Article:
The SEC said today that some initial coin offerings (ICOs) may qualify as securities sales – a move that while expansive in impact, wasn't that surprising to legal and regulatory observers in the space.
As CoinDesk reported earlier today, the US agency revealed that it has completed an investigation into the creation and subsequent collapse of The DAO, the ethereum-based, smart contract-powered funding vehicle that fell apart following a devastating code exploit last summer. Ultimately, it did not take action against those behind the project.
Still, as part of its review, the SEC found that tokens issued in conjunction with the project were captured under its definition for securities, and it notably said that other tokens sold by way of an ICO fundraising model could receive a similar qualification as well.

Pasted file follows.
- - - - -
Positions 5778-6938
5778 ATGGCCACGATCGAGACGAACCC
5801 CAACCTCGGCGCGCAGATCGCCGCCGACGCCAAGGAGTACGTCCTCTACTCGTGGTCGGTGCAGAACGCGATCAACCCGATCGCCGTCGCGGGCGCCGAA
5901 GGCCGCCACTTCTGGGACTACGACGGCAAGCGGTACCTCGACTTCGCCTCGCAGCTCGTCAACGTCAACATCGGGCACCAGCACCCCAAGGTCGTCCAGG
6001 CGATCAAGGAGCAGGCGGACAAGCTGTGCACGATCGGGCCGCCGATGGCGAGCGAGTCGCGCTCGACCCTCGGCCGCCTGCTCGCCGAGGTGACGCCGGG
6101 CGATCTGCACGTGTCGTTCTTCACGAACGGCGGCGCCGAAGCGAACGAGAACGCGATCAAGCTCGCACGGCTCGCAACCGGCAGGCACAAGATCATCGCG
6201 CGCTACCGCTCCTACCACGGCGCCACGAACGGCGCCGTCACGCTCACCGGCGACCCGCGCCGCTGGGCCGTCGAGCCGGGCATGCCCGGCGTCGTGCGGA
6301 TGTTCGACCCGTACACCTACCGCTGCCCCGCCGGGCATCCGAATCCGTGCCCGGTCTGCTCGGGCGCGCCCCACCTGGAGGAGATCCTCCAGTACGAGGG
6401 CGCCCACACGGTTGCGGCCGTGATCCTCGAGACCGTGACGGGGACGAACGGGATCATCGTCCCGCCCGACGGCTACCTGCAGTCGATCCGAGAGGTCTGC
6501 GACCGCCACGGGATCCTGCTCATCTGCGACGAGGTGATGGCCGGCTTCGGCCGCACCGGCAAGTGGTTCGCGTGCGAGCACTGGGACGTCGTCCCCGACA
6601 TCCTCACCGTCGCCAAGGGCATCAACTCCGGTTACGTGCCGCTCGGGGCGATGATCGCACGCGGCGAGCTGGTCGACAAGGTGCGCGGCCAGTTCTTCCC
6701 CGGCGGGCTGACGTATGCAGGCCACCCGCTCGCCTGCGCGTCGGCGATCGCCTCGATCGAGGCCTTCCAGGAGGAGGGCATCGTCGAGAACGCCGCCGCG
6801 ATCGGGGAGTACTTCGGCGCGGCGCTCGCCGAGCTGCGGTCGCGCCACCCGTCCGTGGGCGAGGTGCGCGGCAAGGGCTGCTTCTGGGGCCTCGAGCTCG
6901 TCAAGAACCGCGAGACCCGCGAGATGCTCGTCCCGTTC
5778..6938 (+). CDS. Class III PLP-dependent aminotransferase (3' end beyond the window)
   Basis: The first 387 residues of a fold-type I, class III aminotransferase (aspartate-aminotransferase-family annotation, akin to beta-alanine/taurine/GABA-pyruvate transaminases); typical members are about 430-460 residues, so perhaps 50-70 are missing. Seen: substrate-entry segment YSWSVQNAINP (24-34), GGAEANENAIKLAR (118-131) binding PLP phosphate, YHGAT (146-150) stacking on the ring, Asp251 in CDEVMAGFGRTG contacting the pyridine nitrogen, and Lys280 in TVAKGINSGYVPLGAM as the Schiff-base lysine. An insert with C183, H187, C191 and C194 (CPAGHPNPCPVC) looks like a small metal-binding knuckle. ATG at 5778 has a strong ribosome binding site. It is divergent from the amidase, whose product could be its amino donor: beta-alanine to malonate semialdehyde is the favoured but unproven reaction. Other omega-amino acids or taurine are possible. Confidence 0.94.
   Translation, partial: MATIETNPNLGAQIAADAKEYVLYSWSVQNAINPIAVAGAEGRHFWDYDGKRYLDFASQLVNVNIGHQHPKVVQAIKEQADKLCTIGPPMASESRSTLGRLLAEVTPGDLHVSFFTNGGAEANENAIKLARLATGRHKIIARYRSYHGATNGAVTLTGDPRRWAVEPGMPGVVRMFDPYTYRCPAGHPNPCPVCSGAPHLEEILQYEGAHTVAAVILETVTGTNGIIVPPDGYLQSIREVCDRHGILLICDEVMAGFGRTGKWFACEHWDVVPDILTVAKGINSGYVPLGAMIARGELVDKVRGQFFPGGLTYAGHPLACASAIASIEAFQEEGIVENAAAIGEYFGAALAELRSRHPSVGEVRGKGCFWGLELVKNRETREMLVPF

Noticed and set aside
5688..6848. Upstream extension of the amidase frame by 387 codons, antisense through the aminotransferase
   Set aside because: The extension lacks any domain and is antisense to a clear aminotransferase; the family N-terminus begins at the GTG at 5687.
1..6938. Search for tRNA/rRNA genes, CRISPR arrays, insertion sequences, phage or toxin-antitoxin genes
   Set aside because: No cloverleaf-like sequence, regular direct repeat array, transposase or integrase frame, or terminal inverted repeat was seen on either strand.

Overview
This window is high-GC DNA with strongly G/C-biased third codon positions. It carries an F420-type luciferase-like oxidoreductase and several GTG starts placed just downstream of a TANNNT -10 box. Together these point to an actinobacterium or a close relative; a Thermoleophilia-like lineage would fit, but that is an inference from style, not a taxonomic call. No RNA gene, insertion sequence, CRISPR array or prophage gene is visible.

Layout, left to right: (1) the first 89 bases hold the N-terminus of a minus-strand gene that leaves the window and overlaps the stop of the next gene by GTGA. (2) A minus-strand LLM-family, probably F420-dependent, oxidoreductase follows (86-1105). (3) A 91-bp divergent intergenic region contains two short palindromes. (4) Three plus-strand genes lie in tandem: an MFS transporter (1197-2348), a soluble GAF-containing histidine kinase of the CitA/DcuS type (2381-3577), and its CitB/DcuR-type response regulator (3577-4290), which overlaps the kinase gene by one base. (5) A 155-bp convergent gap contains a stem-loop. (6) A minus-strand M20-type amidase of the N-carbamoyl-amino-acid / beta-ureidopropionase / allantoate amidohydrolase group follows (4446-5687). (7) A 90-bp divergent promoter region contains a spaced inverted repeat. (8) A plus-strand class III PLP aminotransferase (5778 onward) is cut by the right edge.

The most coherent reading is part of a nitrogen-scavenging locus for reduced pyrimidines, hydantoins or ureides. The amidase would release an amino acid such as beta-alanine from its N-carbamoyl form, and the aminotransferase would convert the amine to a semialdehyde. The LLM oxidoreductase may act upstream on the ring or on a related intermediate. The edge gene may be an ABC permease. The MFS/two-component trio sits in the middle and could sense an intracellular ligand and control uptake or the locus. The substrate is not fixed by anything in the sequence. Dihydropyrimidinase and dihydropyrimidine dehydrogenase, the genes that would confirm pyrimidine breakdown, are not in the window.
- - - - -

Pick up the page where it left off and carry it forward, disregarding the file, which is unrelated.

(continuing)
Reaction to the finding was swift.
Washington, DC-based lawyer Stephen Palley told CoinDesk that the agency's release "confirms that securities laws don't stop at computer keyboard", but that it was "frankly, not a huge surprise."
Palley went on to speak to the uncertainty in the SEC's statements – namely, its lack of determination on which blockchain tokens qualify as securities and which do not.
He told CoinDesk:
"What remains unclear is how the SEC will view many other token sales that have since taken place in the US, directed by US citizens. Those that have adopted creative workarounds to address securities laws may be wondering if their approach was sound."
To read the full story: 'Not a Surprise': Blockchain Industry Saw SEC ICO Action Coming